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Cloud storage adoption strong despite lock-in concerns

Despite lingering concerns around compliance and lock-in, IT pros are deploying cloud storage services for a range of applications and use cases.

While compliance and lock-in concerns still deter some organizations from storing their data in the cloud, other enterprise IT shops are moving full speed ahead with cloud storage adoption.

Half of IT and business professionals said they use the cloud as their primary form of storage for production data, according to a 2015 TechTarget Cloud Storage Survey (Figure 1). And although production data can encompass a wide variety of data types and applications, that number still speaks to the growing use of cloud for enterprise data storage, said Ashish Nadkarni, a program director at IDC, an IT analyst firm in Framingham, Mass.

"People do, in fact, feel more comfortable today with cloud storage than they did a few years ago, and they are figuring out ways in which they can bridge their on-premises data center with the cloud," Nadkarni said.

There are several factors driving enterprises toward cloud storage services. The first, Nadkarni said, are the benefits organizations realize from such a move. In addition to offering a flexible, pay-as-you-go pricing model, cloud services simplify the IT planning and budgeting process for storage.

"The biggest advantage, I think, is that you don't have to plan your budget, [or] plan your growth and procure equipment ahead of time," Nadkarni said.

For example, if an organization knows it needs 10 TB of storage for the span of a year, it would traditionally need to acquire that storage at the start of the IT budget cycle, or risk losing that money. What's more, when organizations acquire a fixed amount of on-premises storage, they risk running out of storage space if certain applications grow faster than expected.

Figure 1. TechTarget cloud storage survey 2015
Figure 1. TechTarget cloud storage survey 2015

But with cloud, those concerns are no more.

"You can become a little more relaxed about procuring storage as you go," Nadkarni said.

Indeed, more and more organizations are starting to embrace, or at least warm up to, the idea of storing their business data in the cloud, according to Rich Nowalk, COO at Opex Technologies, a cloud advisory firm based in Raleigh, N.C.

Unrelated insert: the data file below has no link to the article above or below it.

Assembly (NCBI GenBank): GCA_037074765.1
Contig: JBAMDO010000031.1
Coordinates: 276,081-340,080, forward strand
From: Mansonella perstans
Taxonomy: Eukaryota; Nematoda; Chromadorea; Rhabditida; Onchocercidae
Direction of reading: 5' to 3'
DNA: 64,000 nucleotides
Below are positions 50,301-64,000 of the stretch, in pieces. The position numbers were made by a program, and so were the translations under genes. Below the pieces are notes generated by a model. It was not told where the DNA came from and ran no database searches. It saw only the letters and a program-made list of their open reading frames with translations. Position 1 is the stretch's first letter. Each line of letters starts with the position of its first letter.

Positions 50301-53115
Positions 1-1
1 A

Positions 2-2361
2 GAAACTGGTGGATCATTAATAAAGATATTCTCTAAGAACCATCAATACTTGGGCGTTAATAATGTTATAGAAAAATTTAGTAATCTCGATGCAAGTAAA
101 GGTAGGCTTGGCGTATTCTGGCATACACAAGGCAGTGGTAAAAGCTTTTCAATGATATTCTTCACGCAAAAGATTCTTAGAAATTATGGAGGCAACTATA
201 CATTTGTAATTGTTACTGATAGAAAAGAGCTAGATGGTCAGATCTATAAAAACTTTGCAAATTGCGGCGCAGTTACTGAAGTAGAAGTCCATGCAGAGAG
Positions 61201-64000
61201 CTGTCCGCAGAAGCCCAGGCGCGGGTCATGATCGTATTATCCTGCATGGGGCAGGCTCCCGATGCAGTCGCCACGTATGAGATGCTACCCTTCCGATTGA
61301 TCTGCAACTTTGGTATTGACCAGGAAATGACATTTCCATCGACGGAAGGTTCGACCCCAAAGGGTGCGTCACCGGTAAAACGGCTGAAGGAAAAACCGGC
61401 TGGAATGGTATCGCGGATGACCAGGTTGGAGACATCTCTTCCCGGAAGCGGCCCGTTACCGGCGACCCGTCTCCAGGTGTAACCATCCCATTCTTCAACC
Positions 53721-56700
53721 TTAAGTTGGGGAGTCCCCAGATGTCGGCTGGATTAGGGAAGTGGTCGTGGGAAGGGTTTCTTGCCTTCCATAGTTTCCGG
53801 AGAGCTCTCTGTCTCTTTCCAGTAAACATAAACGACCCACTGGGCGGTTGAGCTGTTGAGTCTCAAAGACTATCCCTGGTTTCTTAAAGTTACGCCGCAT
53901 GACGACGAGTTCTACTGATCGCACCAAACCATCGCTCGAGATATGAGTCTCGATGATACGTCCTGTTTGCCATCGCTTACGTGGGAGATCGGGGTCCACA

"Every day there are companies we are working with that are ready to have this conversation when, even just 12 months ago, they weren't," Nowalk said. And he agreed that flexibility in cloud pricing and procurement is definitely a big reason for this shift.

"Cost is an advantage, but it's not necessarily cheaper," Nowalk said. "[But] you can control and manage costs a lot better."

Backup the low-hanging fruit of cloud storage adoption

While 50% of respondents said they use the cloud as their primary storage for production data, an even greater number -- 63% of IT shops -- use the cloud for data backup, according to the TechTarget survey. Meanwhile, 43% of users rely on the cloud for data archives.

"Backups and long-term archival of data are usually a good starting point for the conversation, if they are not in cloud storage today," Nowalk said, noting that these are the initial use cases Opex tends to see in organizations adopting cloud storage.    

Still, one reason so many survey respondents said they use the cloud for data backup could be the sheer volume of cloud backup services on the market -- ranging from the more traditional offerings, such as those from CommVault, to cloud gateways and even an emerging take on cloud disaster recovery, known as data protection as a service, Nadkarni said.

And while more organizations are getting their feet wet with cloud storage -- either through backup services, archival or using the cloud to house production data -- not all organizations are on board. Concerns around security, compliance, and, increasingly, being locked into a particular cloud service still prevail in some IT shops.

"One thing that holds people back is the lock-in," Nadkarni said. "They wonder, if their data goes into the cloud, how they'll ever get it back."

The silver lining, however, is that consumers have far more choices when it comes to cloud storage adoption today than they did in the past. He pointed to Google's Nearline cold storage and data archiving service, which competes against Amazon Web Services' Glacier, as an example of a new cloud storage option for organizations to consider.

"The good news is that there is a lot of choice now, a lot of options," he said. "Yes, Amazon is the big king there, but there are others who are also offering some pretty attractive prices."

Through the Amazon Simple Storage Service, users can choose from three different cloud storage options. The first, called Standard Storage, is designed for frequently accessed data, and ranges from $0.0275 to $0.03 per GB per month. The second tier, called Standard -- Infrequent Access Storage, costs $0.0125 per GB per month, while Glacier runs $0.007 per GB per month.

Google, for its part, offers three similar storage tiers: Standard for data that needs to be accessed frequently, Durable Reduced Availability (DRA) for data that doesn't need frequent access, and Nearline. Standard storage is priced at $0.026 per GB per month, while DRA and Nearline cost $0.02 and $0.01 per GB per month, respectively.

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